On that afternoon, the thing that I heard most was silence. I know that doesn't make sense, but the silence was profound. Even the hawks, crows, and sparrows seemed to be in mourning. I will never forget that day.
Another thing I remember is how our country pulled together. Other countries from around the world hurt with us. 
There will be many tributes to 9/11 this week. People who were old enough to remember will reflect on the events of that day.
I'm not sure I can add anything significant here, except to say that there was one tribute from a few years ago that resonated with me. It was a slideshow with haunting pictures. The slideshow was set to the Simon and Garfunkel song, "The Sound of Silence." A heavy metal band performed the song. The power of those words and images brought tears to my eyes.
Googling that tribute, I watched it again today. Afterward, I took a mug of coffee to the back deck and sat for a long while. Before 9/11, I'm not sure I’d ever REALLY heard the sound of silence.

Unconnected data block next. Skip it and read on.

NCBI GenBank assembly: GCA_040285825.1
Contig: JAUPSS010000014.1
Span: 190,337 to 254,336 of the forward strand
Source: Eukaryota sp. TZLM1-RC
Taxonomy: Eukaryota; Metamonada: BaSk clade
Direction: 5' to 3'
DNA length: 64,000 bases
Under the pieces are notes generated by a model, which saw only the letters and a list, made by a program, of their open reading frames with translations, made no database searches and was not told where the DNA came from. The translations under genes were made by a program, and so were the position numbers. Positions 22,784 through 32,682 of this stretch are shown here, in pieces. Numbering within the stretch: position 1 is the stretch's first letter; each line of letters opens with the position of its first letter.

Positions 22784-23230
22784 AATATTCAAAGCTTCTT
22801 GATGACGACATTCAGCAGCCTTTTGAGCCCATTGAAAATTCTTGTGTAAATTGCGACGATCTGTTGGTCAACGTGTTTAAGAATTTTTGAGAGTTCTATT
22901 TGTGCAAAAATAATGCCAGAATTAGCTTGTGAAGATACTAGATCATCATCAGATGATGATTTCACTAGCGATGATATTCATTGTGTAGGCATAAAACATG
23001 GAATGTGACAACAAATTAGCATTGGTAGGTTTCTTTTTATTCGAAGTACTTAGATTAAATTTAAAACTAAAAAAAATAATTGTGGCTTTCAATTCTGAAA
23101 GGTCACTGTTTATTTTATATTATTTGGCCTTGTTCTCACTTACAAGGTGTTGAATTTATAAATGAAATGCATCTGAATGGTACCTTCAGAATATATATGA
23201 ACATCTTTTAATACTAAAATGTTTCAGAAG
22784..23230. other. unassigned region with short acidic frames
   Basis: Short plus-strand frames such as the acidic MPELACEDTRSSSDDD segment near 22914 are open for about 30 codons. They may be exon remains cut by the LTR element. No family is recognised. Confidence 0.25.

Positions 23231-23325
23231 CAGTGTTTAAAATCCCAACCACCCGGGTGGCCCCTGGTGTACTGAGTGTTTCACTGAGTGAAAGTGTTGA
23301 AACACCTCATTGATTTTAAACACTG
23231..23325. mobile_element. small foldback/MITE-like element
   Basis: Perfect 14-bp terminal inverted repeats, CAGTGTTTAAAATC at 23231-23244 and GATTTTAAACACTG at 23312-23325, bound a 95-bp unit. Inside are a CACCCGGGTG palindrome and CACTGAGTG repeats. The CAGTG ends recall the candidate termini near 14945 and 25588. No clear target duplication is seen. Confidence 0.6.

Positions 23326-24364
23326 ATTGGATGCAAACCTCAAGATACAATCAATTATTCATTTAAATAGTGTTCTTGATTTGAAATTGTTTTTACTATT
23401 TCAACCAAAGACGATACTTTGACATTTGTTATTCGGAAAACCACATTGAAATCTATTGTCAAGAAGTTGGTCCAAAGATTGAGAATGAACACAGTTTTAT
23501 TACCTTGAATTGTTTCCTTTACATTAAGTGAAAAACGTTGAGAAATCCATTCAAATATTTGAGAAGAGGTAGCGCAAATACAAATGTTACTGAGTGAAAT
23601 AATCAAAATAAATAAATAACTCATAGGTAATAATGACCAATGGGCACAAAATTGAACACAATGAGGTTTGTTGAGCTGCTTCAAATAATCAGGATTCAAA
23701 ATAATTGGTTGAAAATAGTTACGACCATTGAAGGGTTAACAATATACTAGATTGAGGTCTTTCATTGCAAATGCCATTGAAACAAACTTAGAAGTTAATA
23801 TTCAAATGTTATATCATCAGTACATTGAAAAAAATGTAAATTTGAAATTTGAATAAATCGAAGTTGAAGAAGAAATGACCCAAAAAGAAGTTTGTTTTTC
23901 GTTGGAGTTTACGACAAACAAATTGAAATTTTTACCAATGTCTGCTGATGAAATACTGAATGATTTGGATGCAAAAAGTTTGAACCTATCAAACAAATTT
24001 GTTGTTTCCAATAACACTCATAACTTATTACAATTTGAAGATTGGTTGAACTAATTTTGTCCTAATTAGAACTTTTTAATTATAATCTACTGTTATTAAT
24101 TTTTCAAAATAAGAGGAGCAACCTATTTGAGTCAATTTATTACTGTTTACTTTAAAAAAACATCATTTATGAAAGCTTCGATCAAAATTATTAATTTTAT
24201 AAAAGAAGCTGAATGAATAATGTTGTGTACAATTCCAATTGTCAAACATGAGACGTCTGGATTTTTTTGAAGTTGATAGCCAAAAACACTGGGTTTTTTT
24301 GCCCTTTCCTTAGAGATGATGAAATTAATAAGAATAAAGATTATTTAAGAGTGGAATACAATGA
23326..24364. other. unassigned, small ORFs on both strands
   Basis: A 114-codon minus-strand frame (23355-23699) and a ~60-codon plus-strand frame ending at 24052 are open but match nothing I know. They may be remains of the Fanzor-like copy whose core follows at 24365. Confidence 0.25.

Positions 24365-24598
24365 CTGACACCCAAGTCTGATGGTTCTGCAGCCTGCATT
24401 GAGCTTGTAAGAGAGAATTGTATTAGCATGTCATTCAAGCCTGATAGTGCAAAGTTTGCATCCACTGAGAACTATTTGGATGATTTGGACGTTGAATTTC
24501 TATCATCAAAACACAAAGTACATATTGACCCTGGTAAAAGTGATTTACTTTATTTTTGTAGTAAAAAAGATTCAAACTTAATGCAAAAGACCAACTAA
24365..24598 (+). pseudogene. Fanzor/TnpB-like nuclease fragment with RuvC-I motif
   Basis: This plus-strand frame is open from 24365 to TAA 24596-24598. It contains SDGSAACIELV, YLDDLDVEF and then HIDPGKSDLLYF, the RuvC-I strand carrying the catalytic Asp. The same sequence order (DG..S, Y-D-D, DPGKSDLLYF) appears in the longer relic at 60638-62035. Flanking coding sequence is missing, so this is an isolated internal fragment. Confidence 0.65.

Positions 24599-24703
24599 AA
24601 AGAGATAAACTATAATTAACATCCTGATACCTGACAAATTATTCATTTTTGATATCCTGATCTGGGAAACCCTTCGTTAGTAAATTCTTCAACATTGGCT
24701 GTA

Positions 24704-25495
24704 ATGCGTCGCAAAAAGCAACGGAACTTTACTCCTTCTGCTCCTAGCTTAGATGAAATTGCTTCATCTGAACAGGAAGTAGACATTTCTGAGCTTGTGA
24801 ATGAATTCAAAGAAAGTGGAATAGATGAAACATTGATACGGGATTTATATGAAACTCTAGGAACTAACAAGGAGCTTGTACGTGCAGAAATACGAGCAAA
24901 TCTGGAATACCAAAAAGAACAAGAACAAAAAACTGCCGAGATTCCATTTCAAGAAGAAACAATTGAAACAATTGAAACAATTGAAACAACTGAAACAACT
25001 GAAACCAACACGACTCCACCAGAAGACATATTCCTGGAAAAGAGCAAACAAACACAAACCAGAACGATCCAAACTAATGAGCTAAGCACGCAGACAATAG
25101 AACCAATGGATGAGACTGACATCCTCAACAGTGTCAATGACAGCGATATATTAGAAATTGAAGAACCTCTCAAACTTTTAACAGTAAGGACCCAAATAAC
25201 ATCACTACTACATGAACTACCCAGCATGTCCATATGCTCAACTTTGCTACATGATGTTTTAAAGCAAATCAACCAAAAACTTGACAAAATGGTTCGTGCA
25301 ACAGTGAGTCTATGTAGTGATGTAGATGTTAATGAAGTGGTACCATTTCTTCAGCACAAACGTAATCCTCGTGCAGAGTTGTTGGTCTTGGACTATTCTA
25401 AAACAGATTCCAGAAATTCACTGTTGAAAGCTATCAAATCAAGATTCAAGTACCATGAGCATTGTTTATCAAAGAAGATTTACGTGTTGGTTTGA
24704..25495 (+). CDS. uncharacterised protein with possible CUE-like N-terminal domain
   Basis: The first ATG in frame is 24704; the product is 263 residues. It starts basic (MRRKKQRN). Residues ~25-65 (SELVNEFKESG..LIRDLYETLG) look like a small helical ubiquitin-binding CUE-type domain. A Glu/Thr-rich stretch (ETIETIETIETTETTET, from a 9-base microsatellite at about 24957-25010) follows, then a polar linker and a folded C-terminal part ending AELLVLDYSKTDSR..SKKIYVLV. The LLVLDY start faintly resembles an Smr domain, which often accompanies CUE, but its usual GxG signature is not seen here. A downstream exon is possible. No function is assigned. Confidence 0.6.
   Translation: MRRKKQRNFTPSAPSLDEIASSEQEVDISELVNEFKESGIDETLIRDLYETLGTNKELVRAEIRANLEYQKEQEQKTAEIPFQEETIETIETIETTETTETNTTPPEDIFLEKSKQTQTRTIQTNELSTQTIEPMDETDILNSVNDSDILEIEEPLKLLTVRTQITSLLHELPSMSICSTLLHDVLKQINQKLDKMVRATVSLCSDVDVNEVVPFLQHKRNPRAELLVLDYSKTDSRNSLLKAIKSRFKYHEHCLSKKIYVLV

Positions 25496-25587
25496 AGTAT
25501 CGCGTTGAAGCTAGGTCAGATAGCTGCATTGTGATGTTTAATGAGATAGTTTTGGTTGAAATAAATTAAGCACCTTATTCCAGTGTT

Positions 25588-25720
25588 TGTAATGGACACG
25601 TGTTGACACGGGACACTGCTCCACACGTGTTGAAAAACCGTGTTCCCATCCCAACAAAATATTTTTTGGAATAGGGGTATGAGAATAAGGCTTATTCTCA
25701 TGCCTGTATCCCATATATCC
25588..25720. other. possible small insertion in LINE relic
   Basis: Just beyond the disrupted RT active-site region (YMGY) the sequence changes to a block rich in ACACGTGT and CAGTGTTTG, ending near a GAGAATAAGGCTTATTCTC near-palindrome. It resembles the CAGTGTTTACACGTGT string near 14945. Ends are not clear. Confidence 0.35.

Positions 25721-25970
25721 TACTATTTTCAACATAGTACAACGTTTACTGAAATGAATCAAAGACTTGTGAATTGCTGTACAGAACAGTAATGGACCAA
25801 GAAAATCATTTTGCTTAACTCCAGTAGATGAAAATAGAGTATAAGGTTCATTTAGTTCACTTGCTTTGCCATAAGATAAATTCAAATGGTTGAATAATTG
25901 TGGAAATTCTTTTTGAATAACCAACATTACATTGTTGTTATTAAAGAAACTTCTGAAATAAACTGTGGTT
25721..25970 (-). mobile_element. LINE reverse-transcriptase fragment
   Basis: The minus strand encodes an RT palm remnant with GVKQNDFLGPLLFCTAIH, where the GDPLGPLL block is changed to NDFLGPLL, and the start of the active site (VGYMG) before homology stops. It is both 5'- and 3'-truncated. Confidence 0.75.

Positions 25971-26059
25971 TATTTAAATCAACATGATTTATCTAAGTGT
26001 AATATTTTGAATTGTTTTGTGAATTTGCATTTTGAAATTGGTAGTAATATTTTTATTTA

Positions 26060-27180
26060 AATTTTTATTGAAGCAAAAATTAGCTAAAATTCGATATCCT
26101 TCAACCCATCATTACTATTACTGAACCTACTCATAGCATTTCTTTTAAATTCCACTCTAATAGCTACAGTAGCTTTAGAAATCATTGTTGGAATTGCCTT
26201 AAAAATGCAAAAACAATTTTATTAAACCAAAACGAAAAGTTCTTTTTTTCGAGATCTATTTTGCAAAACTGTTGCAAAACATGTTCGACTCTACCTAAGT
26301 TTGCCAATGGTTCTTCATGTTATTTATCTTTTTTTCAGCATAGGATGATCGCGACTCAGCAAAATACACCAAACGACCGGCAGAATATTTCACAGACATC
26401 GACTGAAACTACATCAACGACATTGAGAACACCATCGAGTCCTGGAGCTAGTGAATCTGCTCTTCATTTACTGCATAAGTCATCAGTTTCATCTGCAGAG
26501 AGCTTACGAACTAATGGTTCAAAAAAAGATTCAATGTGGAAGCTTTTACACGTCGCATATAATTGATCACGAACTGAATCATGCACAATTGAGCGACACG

1. The sky was silent, and people were also mostly silent. I remember watching the building fall from across the river in Jersey City. Thousands of people left their offices and marched slowly and silently west away from NYC, trying to figure out how to get home...cell service was almost non-existent.

  2. The sound of silence is profound.
    Across the world we remember that day.

  3. Are they teaching this in Social Studies or History in school?

    That is profound. Silence is hard to find.

  4. Thanks, and very well stated. Yes our world changed that day!
    Sherry and jack

  5. We will never forget that day.

  6. Such a sad and scary day. I will always remember every detail of that day from where I was when I saw it and how the whole day went after that. There was such somber and silence afterwards for viewers. Im sure it sounded like Hell in the presence.

  7. That is such a nice tribute. I don't think any of us will ever forget what we were doing at the time of that fateful moment in time. I was at work listening to the radio and couldn't believe what I was hearing.